Which Degradation Mechanism Is Affected?

My previous article published in Precision Lubrication covered six degradation mechanisms: oxidation, thermal degradation, microdieseling, electrostatic spark discharge, additive depletion, and contamination.

Upon further investigation, there are only three mechanisms where selecting the correct lubricant will impact the degradation mode. These are; oxidation, microdieseling, and electrostatic spark discharge. The properties of the lubricant can easily influence each of these degradation mechanisms.

When selecting a lubricant, especially for rotating equipment, one of the critical areas of importance is the performance of the antioxidants. When formulated, oils must be balanced to protect the components in various aspects.

Thus, some oils that boast a high level of antioxidants may suffer from low levels of antiwear, or these increased levels can react with other components to reduce the performance of the oil. During oxidation, antioxidants are depleted at an accelerated rate which can lead to lube oil varnish. Hence, the choice of lubricant can influence this degradation mechanism.

A good trending test, in this case, would be the RULER test to accurately quantify and trend the remaining useful antioxidants for the oil. This test can easily distinguish and quantify the type of antioxidant rather than providing an estimate of the oxidation, as with the RPVOT test.

It has been noted that oils with an RPVOT of more than 1000 mins have a low reproducibility value which can mislead users during trending of lubricant degradation. Corrosion inhibitors, not just antioxidants, have also influenced the RPVOT values. Thus, there are better tests for monitoring the presence of antioxidants and helping operators to detect the onset of possible lube oil varnish.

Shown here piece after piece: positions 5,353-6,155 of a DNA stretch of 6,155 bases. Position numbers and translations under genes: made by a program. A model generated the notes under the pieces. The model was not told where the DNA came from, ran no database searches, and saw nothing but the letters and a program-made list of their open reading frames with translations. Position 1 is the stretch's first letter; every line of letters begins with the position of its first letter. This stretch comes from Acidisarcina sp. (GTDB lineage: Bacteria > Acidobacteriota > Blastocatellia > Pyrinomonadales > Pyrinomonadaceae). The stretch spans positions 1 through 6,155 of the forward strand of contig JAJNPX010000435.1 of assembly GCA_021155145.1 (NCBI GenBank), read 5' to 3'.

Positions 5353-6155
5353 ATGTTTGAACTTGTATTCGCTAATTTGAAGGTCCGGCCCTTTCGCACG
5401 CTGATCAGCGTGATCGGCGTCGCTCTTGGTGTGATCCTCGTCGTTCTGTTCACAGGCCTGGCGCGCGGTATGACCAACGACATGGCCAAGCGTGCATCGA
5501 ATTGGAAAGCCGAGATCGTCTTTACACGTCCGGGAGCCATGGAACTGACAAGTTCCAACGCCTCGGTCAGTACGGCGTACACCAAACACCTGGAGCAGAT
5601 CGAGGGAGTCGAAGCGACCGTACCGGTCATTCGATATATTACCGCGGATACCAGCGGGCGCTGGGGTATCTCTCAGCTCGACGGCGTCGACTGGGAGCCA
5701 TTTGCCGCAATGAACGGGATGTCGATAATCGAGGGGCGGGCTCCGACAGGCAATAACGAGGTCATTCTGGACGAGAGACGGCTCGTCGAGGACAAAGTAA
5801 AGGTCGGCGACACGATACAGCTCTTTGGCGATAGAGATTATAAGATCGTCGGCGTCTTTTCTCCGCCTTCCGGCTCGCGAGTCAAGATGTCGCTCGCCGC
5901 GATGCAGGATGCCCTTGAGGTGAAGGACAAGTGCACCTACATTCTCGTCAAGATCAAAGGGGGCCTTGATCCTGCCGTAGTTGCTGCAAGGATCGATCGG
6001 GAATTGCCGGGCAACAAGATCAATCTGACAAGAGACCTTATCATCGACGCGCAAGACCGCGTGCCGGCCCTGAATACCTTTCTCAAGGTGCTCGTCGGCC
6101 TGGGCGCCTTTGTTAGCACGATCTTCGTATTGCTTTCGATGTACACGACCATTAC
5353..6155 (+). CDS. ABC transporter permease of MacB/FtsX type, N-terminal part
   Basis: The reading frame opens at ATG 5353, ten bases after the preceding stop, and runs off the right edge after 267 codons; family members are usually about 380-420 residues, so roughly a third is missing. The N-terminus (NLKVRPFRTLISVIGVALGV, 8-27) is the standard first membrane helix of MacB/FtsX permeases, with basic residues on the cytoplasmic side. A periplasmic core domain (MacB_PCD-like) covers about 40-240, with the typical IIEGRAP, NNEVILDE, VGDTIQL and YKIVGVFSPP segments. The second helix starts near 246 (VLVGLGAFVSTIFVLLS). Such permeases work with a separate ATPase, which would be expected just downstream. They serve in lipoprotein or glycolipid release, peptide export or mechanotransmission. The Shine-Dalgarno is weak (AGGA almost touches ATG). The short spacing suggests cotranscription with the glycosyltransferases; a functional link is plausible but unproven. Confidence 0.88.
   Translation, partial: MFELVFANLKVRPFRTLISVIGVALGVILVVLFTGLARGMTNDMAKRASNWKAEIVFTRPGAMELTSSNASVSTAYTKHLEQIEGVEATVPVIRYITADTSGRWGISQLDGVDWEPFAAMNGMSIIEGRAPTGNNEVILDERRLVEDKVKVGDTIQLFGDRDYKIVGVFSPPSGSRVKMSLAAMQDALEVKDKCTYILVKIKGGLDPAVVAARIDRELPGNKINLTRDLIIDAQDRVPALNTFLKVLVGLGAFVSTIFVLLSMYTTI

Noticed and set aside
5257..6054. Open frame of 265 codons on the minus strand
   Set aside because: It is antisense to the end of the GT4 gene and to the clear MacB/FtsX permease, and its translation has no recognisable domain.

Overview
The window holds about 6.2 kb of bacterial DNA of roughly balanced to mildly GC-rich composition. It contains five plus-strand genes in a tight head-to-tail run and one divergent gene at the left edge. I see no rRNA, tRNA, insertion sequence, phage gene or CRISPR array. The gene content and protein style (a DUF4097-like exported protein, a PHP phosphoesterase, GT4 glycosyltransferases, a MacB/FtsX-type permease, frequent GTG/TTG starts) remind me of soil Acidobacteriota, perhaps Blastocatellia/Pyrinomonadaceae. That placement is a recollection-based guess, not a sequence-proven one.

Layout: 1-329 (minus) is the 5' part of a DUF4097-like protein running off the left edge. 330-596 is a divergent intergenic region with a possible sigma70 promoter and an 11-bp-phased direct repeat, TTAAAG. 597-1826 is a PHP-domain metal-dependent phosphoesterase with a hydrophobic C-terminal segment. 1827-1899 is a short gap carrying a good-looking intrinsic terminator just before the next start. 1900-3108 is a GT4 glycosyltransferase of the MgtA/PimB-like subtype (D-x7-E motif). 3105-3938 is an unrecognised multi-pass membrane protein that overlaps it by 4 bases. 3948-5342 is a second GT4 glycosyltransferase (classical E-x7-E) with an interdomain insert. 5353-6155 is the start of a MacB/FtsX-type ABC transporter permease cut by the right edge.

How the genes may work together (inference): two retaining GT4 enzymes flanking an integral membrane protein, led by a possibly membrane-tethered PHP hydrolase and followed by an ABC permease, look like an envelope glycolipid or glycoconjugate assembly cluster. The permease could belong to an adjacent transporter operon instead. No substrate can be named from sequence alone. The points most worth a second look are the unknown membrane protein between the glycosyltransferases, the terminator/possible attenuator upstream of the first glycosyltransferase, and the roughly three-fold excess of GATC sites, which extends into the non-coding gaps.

On the other hand, during microdieseling, entrained air can lead to pitting the equipment’s internals and eventually the production of sludge or tars depending on whether the entrained air experiences a high or low implosion pressure.

If bubbles become entrained in the lubricant and do not rise to the surface, this can directly result from the lubricant’s antifoaming property. The antifoaming property is essential when selecting an oil, especially for gearboxes. Typically, OEMs will have recommendations for their components that should be followed.

Another degradation mechanism that can be influenced by lubricant selection is electrostatic spark discharge. This mechanism occurs when the lubricant accumulates static electricity after passing through tight clearances. These then discharge at the filters or other components inside the equipment, providing sharp points or ideal areas to allow static discharge.

This is frequently seen in hydraulic oils due to the very tight clearances within the equipment. If fluid conductivity is above 100 pS/m, the risk of static being produced is reduced. Some OEMs also provide particular values the lubricant should meet for this property.


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